Monthly Archives: February 2005

Four Days on Rails

Four Days on Rails.

Four Days on Rails is a 40 page introduction to useful Rails techniques and where to go on the web for more information.

Rails
is well documented on-line; in fact, possibly too well documented for
beginners, with over 30,000 words of on-line documentation in the
format of a reference manual. What's missing is a roadmap (railmap?)
pointing to the key pages that you need to know to get up and running
in Rails development…Four Days on Rails is designed to fill that gap.

[SIGNAL VS. NOISE]

Protect your site from Google's new toolbar [updated]

Protect your site from Google's new toolbar [updated].
To the delight of gadget freaks and the consternation of some
designers, Google's new Autolink feature sticks links on your site that
you didn't put there. You can't fight City Hall, but if it freaks you
out to have anyone (even nice Google) sticking links on your site, you
can turn them off with a simple downloadable JavaScript file. [Jeffrey Zeldman Presents: The Daily Report]

As Logan grows, a race to train screeners begins

As Logan grows, a race to train screeners begins.
CHELSEA — Logan International Airport opens a rebuilt Terminal A in
two weeks, offering millions of passengers a glittering gateway to the
world from the former home of Eastern Airlines. It will also create
fresh personnel demands on the Transportation Security Administration,
which is losing about 25 percent of its employees each year while
laboring to keep its airport checkpoints staffed across the country.
… [Boston Globe — Front Page]

Microsoft to disable product activation over Net

Microsoft to disable product activation over Net.
Customers who find themselves reinstalling Windows XP should be ready
for a headache: Microsoft will no longer support activating the product
over the Internet.
Intended to curtail the stealing and selling of certificates of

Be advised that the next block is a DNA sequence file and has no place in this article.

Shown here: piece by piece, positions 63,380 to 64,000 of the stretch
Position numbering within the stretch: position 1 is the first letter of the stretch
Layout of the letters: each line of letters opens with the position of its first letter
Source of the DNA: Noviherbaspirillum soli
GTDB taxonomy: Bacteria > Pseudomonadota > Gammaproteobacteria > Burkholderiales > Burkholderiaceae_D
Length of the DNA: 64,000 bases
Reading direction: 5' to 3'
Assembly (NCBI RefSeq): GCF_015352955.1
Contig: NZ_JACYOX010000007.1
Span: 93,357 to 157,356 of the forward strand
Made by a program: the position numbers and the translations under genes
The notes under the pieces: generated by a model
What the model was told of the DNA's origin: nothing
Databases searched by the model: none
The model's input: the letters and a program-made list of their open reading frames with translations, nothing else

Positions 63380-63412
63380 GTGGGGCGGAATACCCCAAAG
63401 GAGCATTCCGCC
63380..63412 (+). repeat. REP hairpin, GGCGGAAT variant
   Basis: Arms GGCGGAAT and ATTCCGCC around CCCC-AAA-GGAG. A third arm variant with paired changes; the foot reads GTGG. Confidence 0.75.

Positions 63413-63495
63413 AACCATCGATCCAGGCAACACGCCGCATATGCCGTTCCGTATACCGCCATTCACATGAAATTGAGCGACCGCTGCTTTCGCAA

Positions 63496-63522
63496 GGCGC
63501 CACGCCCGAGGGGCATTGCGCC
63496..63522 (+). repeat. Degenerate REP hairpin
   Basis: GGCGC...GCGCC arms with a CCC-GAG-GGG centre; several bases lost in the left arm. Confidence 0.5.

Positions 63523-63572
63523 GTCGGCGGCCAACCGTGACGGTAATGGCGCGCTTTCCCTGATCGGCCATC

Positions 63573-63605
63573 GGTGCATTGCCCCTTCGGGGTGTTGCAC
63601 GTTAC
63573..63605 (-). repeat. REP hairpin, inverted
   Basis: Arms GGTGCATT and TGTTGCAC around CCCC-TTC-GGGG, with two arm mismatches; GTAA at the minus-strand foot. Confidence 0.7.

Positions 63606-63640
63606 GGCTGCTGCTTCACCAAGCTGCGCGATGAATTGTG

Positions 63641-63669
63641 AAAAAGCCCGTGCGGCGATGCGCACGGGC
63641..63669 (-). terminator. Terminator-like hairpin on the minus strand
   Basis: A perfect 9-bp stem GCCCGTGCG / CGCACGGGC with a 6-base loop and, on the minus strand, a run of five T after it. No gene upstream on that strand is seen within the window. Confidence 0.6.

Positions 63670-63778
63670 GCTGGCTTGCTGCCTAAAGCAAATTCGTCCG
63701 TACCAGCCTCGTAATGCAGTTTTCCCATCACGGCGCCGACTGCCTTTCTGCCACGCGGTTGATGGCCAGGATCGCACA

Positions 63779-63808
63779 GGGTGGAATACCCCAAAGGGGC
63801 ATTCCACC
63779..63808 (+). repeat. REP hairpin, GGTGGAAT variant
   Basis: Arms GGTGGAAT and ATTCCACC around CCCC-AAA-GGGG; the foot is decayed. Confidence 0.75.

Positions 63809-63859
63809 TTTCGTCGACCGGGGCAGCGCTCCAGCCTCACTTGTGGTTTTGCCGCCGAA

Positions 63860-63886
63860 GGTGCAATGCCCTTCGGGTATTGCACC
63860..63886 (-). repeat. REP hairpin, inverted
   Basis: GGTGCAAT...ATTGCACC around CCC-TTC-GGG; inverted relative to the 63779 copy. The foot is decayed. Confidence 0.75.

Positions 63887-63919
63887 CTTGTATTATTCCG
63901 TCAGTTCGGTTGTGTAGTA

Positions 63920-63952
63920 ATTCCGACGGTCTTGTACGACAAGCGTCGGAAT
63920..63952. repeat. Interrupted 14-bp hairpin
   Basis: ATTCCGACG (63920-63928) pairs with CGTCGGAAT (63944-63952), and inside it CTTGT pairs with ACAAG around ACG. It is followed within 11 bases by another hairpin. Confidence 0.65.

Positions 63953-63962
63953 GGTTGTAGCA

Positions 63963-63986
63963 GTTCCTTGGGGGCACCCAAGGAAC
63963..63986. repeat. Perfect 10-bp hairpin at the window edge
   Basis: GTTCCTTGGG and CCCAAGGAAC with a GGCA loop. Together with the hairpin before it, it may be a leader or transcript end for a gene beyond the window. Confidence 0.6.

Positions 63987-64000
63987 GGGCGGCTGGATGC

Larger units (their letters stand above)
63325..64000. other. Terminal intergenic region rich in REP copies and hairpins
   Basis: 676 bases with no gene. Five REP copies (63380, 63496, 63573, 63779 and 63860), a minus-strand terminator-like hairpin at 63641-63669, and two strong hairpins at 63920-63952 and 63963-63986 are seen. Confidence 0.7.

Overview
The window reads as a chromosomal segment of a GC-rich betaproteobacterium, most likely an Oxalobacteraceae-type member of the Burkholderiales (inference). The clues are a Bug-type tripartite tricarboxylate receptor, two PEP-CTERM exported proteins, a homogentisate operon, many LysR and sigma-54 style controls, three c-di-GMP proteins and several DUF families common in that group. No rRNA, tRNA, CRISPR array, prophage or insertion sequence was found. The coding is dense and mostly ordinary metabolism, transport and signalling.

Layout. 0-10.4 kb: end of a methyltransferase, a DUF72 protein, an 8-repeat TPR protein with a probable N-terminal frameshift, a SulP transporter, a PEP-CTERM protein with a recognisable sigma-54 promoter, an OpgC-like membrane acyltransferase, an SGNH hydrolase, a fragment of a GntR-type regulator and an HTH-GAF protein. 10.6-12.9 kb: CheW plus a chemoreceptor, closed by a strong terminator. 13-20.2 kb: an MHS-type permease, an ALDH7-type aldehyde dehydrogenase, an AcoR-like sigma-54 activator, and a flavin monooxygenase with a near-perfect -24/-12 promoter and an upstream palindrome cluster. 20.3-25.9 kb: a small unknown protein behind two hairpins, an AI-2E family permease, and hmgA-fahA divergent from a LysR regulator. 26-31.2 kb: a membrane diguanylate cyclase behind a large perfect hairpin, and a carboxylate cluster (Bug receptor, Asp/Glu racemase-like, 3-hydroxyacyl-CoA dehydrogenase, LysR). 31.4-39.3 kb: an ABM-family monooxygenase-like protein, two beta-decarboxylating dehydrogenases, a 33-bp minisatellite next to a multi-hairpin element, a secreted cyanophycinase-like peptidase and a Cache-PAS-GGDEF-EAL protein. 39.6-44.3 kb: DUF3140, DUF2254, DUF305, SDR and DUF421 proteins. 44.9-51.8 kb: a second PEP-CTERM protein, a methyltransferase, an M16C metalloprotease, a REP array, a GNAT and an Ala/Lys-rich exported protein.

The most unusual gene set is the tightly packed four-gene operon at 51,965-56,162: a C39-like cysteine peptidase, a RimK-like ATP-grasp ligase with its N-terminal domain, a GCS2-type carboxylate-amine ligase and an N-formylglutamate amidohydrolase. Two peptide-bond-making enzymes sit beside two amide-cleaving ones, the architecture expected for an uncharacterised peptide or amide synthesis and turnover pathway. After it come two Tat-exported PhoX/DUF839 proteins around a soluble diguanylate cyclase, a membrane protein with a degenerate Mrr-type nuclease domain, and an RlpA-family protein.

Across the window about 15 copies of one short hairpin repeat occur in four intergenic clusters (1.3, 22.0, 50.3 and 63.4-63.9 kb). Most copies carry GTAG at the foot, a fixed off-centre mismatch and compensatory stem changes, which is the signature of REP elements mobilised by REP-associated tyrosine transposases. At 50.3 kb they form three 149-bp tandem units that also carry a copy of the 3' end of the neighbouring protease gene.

authenticity, the new security measure will start at the end of this
month. At first, it will be limited to the Windows XP software
preinstalled on systems shipped by the top 20 PC sellers. [Meerkat: An Open Wire Service]

E-meetings Becoming More Mainstream

E-meetings Becoming More Mainstream.

This week's issue of ComputerWorld has
an excellent feature story on how e-meeting systems have evolved to
save companies time and money by reducing travel expenses. One of the
companies featured in the story is Groove customer Steelcase Inc., the
global office furniture company.

Florent Burion, international
CRM team leader at Steelcase, says that the Groove meeting tool is
especially popular. “We have been using the meetings tool extensively,
and everywhere it has been used, we have definitely noticed an increase
in productivity and alignment of teams,” Burion says. “In the Groove
satisfaction survey we are conducting at the moment, the meetings tool
is among the most-often-used tools and rated highly in terms of
usefulness.”

Peter O'Kelly, an industry analyst for the Burton
Group, comments that we're just now arriving at the point where
e-meetings are “getting on the mainstream radar.” He adds that as the
software and interfaces have become more sophisticated, it has become
easier for people to start using tools effectively.

The Groove meetings tool is especially popular, and easy to use. This Quick Reference Guide is
a good resource for learning more about the tool, and how you can
utilize it to prepare for, manage, and track action items from your
meetings. The key to the Groove meetings tool is that it's not just for
managing the real-time meeting. You can utilize the tool to prepare for
your meeting in advance, hold your meeting in Groove, and then post
minutes and action items from each meeting. Team members who can't
attend can access the meeting notes later, understand what occurred by
reading the meeting minutes and also see if any action items have been
assigned to them.

You can evaluate the effectiveness of the meeting and other Groove tools by downloading our 60-day Trial Edition.   [Groove.net Weblog]